A compiler is computer software that transforms computer code written in one programming language (the source language) into another programming language (the target language).
Compilers are a type of translator that support digital devices, primarily computers. The name compiler is primarily used for programs that translate source code from a high-level programming language to a lower level language (e.g., assembly language, object code, or machine code) to create an executable program.
However, there are many different types of compilers. If the compiled program can run on a computer whose CPU or operating system is different from the one on which the compiler runs, the compiler is a cross-compiler.
A bootstrap compiler is written in the language that it intends to compile. A program that translates from a low-level language to a higher level one is a decompiler. A program that translates between high-level languages is usually called a source-to-source compiler or transpiler.
A language rewriter is usually a program that translates the form of expressions without a change of language. The term compiler-compiler refers to tools used to create parsers that perform syntax analysis.
A compiler is likely to perform many or all of the following operations: preprocessing, lexical analysis, parsing, semantic analysis (syntax-directed translation), conversion of input programs to an intermediate representation, code optimization and code generation.
Compilers implement these operations in phases that promote efficient design and correct transformations of source input to target output. Program faults caused by incorrect compiler behavior can be very difficult to track down and work around; therefore, compiler implementers invest significant effort to ensure compiler correctness.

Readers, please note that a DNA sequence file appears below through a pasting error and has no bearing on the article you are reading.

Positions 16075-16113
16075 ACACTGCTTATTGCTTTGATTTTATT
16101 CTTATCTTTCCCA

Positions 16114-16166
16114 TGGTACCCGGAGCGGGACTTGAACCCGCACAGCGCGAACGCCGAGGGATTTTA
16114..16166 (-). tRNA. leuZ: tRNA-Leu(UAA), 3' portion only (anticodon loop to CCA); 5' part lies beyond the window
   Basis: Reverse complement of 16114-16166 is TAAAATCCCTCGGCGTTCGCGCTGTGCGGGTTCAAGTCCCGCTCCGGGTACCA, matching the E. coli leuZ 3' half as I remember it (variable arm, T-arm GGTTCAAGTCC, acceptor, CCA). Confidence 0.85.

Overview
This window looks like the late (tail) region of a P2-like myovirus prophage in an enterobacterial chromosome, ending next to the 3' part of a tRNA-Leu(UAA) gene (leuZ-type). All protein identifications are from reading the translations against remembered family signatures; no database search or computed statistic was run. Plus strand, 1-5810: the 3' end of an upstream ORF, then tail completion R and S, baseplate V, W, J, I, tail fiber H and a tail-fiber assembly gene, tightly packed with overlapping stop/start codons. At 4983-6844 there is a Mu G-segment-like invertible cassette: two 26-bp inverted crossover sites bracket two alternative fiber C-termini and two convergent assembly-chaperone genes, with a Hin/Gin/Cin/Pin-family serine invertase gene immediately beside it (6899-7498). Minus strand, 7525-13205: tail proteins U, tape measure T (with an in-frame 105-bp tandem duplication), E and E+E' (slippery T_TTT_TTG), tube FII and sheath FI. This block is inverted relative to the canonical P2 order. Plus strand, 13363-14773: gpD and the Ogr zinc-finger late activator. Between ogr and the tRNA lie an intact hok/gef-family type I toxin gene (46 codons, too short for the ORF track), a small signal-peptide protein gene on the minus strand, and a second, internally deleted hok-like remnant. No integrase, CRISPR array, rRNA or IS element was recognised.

Compilers are not the only translators used to transform source programs. An interpreter is computer software that transforms and then executes the indicated operations.
The translation process influences the design of computer languages which leads to a preference of compilation or interpretation. In practice, an interpreter can be implemented for compiled languages and compilers can be implemented for interpreted languages.
Theoretical computing concepts developed by scientists, mathematicians, and engineers formed the basis of digital modern computing development during World War II. Primitive binary languages evolved because digital devices only understand ones and zeros and the circuit patterns in the underlying machine architecture.
In the late forties, assembly languages were created to offer a more workable abstraction of the computer architectures. Limited memory capacity of early computers led to substantial technical challenges when the first compilers were designed. Therefore, the compilation process needed to be divided into several small programs.
The front end programs produce the analysis products used by the back end programs to generate target code. As computer technology provided more resources compiler designs could align better with the compilation process.
The human mind can design better solutions as the language moves from the machine to a higher level. So the development of high-level languages follows naturally from the capabilities offered by the digital computers. High-level languages are formal languages that are strictly defined by their syntax and semantics which form the high-level language architecture.
Elements of these formal languages include:
- Alphabet, any finite set of symbols;
- String, a finite sequence of symbols;
- Language, any set of strings on an alphabet.
The sentences in a language may be defined by a set of rules called a grammar.
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